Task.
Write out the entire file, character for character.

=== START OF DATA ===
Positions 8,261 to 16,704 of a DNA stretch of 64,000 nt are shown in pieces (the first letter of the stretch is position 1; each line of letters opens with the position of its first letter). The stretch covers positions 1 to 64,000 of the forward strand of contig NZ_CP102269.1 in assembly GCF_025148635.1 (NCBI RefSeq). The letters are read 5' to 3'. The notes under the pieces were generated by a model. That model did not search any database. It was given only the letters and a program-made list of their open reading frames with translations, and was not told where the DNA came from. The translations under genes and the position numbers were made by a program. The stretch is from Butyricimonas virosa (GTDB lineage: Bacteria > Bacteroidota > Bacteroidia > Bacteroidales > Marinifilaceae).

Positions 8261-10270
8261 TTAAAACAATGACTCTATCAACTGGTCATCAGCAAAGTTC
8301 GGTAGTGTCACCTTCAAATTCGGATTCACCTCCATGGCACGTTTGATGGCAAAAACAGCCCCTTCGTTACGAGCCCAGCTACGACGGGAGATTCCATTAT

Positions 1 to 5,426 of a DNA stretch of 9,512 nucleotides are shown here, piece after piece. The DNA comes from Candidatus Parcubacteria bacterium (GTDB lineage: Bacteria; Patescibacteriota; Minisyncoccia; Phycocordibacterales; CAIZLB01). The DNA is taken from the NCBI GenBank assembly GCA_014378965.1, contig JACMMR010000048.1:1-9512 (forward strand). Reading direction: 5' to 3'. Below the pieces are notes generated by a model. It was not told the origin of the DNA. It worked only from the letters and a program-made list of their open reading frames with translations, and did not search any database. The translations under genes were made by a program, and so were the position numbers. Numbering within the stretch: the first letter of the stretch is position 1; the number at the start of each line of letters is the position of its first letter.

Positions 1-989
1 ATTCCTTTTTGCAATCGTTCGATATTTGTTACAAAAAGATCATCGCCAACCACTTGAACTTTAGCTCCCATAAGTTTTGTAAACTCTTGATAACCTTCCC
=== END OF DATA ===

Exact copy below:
Positions 8,261 to 16,704 of a DNA stretch of 64,000 nt are shown in pieces (the first letter of the stretch is position 1; each line of letters opens with the position of its first letter). The stretch covers positions 1 to 64,000 of the forward strand of contig NZ_CP102269.1 in assembly GCF_025148635.1 (NCBI RefSeq). The letters are read 5' to 3'. The notes under the pieces were generated by a model. That model did not search any database. It was given only the letters and a program-made list of their open reading frames with translations, and was not told where the DNA came from. The translations under genes and the position numbers were made by a program. The stretch is from Butyricimonas virosa (GTDB lineage: Bacteria > Bacteroidota > Bacteroidia > Bacteroidales > Marinifilaceae).

Positions 8261-10270
8261 TTAAAACAATGACTCTATCAACTGGTCATCAGCAAAGTTC
8301 GGTAGTGTCACCTTCAAATTCGGATTCACCTCCATGGCACGTTTGATGGCAAAAACAGCCCCTTCGTTACGAGCCCAGCTACGACGGGAGATTCCATTAT

Positions 1 to 5,426 of a DNA stretch of 9,512 nucleotides are shown here, piece after piece. The DNA comes from Candidatus Parcubacteria bacterium (GTDB lineage: Bacteria; Patescibacteriota; Minisyncoccia; Phycocordibacterales; CAIZLB01). The DNA is taken from the NCBI GenBank assembly GCA_014378965.1, contig JACMMR010000048.1:1-9512 (forward strand). Reading direction: 5' to 3'. Below the pieces are notes generated by a model. It was not told the origin of the DNA. It worked only from the letters and a program-made list of their open reading frames with translations, and did not search any database. The translations under genes were made by a program, and so were the position numbers. Numbering within the stretch: the first letter of the stretch is position 1; the number at the start of each line of letters is the position of its first letter.

Positions 1-989
1 ATTCCTTTTTGCAATCGTTCGATATTTGTTACAAAAAGATCATCGCCAACCACTTGAACTTTAGCTCCCATAAGTTTTGTAAACTCTTGATAACCTTCCC